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Supreme Court of South Carolina.

Leland HUMBERT, Petitioner, v. STATE of South Carolina, Respondent.

No. 25314.

Decided: June 25, 2001

James D. Dotson, Jr., of Lake City, for petitioner. Attorney General Charles M. Condon, Chief Deputy Attorney General John W. McIntosh, Assistant Deputy Attorney General G. Robert DeLoach, and Assistant Attorney General William Bryan Dukes, all of Columbia, for respondent.

Petitioner was convicted of common law robbery and sentenced to fifteen years imprisonment, suspended upon service of ten years.1  The Court granted his petition for a writ of certiorari to review the decision of the post-conviction relief (PCR) judge denying his PCR application.   We affirm.


Petitioner claims he received ineffective assistance of counsel because defense counsel allowed the case to proceed to trial while petitioner was wearing a jail uniform, shackles, and an identification bracelet bearing his mug shot.   We disagree.

Petitioner was charged with robbing a Sav-Way convenience store at approximately 2:30 a.m. on March 19, 1994.   At trial, the store clerk on duty at the time of the robbery identified petitioner as the perpetrator.   She testified when petitioner asked her the price of a beer, she left the register, walked to the cooler, opened the door, and stated the price.   At that point, petitioner grabbed her arm and she felt something in her back.   Petitioner released the clerk, then proceeded to the cash register.   He kept one hand in his jacket and used the other hand to remove food stamps, postage stamps, cash, and coins from the register.

The clerk testified although he told her not to look at him, she watched petitioner and, when he was at the register, she had a good opportunity to observe him.   She testified the robber was a black male with sideburns and a beard.   He wore a baseball cap with an “A” on it and work clothes, specifically navy blue pants, a light blue shirt, and a navy blue jacket with “Mercury-Lincoln” inscribed on it.   The clerk estimated petitioner was in the store for fifteen minutes.   The clerk observed him drive away.   She saw the back of his vehicle which she described as a two-door white truck with “Chevrolet” on the tailgate.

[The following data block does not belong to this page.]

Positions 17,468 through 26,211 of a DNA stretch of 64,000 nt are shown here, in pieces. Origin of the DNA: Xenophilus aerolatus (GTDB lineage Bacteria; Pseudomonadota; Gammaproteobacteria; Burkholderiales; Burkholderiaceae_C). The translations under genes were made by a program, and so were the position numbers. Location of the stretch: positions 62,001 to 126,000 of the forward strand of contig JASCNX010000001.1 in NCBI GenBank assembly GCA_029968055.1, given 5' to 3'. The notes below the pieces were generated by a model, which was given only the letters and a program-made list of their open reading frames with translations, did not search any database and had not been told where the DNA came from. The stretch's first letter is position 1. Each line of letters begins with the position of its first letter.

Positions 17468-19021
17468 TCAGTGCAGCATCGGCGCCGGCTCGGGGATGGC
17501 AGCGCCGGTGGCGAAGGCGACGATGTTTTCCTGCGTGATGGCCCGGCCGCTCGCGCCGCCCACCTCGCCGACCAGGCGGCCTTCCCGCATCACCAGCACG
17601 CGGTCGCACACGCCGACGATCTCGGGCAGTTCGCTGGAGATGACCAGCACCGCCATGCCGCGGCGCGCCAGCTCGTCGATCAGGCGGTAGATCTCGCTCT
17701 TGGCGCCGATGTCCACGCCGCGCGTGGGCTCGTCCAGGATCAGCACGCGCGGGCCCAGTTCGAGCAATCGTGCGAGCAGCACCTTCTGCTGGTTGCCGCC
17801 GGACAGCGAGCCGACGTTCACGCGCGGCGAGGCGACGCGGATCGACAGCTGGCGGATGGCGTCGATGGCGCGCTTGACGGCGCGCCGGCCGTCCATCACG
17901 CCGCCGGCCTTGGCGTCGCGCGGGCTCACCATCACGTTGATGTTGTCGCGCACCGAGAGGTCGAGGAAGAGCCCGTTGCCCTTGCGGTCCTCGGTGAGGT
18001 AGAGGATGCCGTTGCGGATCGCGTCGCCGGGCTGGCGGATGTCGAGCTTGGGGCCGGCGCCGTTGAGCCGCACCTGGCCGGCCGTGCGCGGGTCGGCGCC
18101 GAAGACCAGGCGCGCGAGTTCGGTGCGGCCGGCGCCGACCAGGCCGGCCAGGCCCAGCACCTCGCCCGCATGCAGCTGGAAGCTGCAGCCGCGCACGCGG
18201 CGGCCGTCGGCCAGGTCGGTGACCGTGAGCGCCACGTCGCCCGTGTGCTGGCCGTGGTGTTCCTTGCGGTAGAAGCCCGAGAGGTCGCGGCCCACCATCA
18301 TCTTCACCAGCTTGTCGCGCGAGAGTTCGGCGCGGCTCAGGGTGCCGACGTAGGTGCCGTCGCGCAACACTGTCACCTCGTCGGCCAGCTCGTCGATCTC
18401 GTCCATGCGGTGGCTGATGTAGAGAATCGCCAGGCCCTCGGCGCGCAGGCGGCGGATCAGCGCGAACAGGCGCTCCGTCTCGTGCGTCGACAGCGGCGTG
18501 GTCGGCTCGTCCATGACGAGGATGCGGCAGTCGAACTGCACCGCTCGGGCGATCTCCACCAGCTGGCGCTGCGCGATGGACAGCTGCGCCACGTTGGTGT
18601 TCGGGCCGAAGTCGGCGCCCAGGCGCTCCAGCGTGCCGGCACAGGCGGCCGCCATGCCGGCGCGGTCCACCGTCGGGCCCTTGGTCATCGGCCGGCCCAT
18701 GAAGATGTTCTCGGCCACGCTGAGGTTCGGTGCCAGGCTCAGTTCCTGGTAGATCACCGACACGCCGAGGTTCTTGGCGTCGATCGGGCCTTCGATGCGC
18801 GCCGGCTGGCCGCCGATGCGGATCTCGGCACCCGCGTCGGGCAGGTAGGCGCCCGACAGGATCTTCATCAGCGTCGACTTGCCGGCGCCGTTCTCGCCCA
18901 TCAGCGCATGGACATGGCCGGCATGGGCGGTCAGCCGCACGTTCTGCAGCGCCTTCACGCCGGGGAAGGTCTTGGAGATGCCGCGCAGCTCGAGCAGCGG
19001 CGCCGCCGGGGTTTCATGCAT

After the robbery, a deputy arrived at the Sav-Way.   The clerk described the perpetrator and the getaway truck.   At 4:00 a.m., while on another call, the deputy noticed a truck matching the description given by the store clerk.   The deputy drove beside the truck and determined the driver matched the description of the robber.   He followed the truck.   When the driver exited the vehicle, the deputy told him he matched the description of a robbery suspect.   The driver consented to the deputy searching the truck.   A blue work jacket with “Lincoln-Mercury” was on the front seat.   A navy baseball cap with an “A” on it was located behind the seat.   The deputy identified petitioner as the driver.

The deputy arrested petitioner for public intoxication and placed him in the back seat of his patrol car.   Thereafter, he took petitioner to the Sav-Way where the clerk identified him as the robber.   After taking petitioner to jail, the deputy found postage and food stamps on the back seat of his patrol car.

The lead investigator testified he joined the deputy after petitioner was arrested.   Petitioner was wearing blue work pants and a light blue shirt.

Photographs of petitioner's truck were admitted into evidence.   The rear of the truck is white;  “Chevrolet” appears in black lettering on the tailgate.

At the sentencing proceeding, petitioner personally stated: